Just because a business does not make any money, does not mean that the stock will go down. For example, biotech and mining exploration companies often lose money for years before finding success with a new treatment or mineral discovery. But the harsh reality is that very many loss making companies burn through all their cash and go bankrupt.
Given this risk, we thought we'd take a look at whether Tlou Energy (ASX:TOU) shareholders should be worried about its cash burn. For the purposes of this article, cash burn is the annual rate at which an unprofitable company spends cash to fund its growth; its negative free cash flow. Let's start with an examination of the business' cash, relative to its cash burn.
When Might Tlou Energy Run Out Of Money?
A company's cash runway is calculated by dividing its cash hoard by its cash burn. In December 2020, Tlou Energy had AU$3.0m in cash, and was debt-free. Looking at the last year, the company burnt through AU$2.7m. That means it had a cash runway of around 13 months as of December 2020. While that cash runway isn't too concerning, sensible holders would be peering into the distance, and considering what happens if the company runs out of cash. Depicted below, you can see how its cash holdings have changed over time.
How Is Tlou Energy's Cash Burn Changing Over Time?
Although Tlou Energy reported revenue of AU$50k last year, it didn't actually have any revenue from operations. To us, that makes it a pre-revenue company, so we'll look to its cash burn trajectory as an assessment of its cash burn situation. The 58% reduction in its cash burn over the last twelve months may be good for protecting the balance sheet but it hardly points to imminent growth. Tlou Energy makes us a little nervous due to its lack of substantial operating revenue. We prefer most of the stocks on this list of stocks that analysts expect to grow.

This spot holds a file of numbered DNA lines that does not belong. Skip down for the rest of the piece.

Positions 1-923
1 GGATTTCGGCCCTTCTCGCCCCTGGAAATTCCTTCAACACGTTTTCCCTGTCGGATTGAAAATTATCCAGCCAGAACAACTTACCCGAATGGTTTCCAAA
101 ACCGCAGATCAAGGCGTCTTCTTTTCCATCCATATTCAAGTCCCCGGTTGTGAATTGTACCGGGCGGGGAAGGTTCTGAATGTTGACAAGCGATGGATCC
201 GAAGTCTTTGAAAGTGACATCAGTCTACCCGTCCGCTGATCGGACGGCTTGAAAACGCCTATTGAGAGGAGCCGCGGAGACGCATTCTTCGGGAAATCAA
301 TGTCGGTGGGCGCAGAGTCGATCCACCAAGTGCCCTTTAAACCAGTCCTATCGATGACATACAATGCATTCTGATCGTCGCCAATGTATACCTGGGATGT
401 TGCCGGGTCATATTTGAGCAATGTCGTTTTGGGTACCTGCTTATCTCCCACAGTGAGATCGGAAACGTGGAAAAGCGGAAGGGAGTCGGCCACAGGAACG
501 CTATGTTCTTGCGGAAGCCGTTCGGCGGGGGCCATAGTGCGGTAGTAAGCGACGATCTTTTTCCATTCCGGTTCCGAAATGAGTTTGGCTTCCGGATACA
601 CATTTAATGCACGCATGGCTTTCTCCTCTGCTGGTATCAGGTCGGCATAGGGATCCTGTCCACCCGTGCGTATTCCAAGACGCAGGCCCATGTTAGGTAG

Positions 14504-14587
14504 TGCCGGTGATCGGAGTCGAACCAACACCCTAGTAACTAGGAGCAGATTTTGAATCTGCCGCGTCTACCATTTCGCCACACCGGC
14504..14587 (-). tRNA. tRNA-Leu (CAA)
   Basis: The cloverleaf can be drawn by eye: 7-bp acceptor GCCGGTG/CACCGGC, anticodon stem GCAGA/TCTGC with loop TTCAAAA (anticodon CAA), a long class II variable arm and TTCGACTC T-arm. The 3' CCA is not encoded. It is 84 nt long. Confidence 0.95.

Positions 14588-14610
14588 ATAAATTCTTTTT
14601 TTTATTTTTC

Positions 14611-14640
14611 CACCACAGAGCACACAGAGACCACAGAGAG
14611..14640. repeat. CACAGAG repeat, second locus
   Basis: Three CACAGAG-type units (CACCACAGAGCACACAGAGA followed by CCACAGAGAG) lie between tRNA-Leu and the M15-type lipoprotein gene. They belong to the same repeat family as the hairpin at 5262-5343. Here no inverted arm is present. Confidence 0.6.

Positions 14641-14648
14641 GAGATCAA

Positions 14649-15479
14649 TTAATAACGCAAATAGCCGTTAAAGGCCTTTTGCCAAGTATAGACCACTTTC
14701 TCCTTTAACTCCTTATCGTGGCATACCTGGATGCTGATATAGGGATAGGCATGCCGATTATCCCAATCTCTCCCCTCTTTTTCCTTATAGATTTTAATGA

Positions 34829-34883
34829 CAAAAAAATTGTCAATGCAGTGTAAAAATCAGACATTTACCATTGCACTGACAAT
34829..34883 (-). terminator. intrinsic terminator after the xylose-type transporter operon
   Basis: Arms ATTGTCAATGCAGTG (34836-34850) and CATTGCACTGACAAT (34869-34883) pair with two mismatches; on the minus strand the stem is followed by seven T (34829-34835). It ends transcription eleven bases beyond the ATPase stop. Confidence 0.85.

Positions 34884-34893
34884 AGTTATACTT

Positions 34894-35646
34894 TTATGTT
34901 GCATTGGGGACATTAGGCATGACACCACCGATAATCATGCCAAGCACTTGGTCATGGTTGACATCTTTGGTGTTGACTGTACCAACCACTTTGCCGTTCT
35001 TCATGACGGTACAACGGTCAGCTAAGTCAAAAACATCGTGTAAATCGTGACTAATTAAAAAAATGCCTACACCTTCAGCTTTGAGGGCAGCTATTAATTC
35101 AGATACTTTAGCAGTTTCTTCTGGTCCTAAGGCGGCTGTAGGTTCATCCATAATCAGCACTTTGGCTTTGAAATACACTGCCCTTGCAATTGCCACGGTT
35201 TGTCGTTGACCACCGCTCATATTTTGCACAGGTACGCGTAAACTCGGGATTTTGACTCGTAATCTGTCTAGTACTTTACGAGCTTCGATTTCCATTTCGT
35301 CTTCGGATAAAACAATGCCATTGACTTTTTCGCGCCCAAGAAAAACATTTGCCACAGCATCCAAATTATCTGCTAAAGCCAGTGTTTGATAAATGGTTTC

How Easily Can Tlou Energy Raise Cash?
While we're comforted by the recent reduction evident from our analysis of Tlou Energy's cash burn, it is still worth considering how easily the company could raise more funds, if it wanted to accelerate spending to drive growth. Generally speaking, a listed business can raise new cash through issuing shares or taking on debt. Many companies end up issuing new shares to fund future growth. By comparing a company's annual cash burn to its total market capitalisation, we can estimate roughly how many shares it would have to issue in order to run the company for another year (at the same burn rate).
Since it has a market capitalisation of AU$28m, Tlou Energy's AU$2.7m in cash burn equates to about 9.8% of its market value. Given that is a rather small percentage, it would probably be really easy for the company to fund another year's growth by issuing some new shares to investors, or even by taking out a loan.
So, Should We Worry About Tlou Energy's Cash Burn?
Tlou Energy appears to be in pretty good health when it comes to its cash burn situation. One the one hand we have its solid cash burn relative to its market cap, while on the other it can also boast very strong cash burn reduction. Cash burning companies are always on the riskier side of things, but after considering all of the factors discussed in this short piece, we're not too worried about its rate of cash burn. Separately, we looked at different risks affecting the company and spotted 5 warning signs for Tlou Energy (of which 3 are concerning!) you should know about.
Of course Tlou Energy may not be the best stock to buy. So you may wish to see this free collection of companies boasting high return on equity, or this list of stocks that insiders are buying.
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This article by Simply Wall St is general in nature. It does not constitute a recommendation to buy or sell any stock, and does not take account of your objectives, or your financial situation. We aim to bring you long-term focused analysis driven by fundamental data. Note that our analysis may not factor in the latest price-sensitive company announcements or qualitative material. Simply Wall St has no position in any stocks mentioned.
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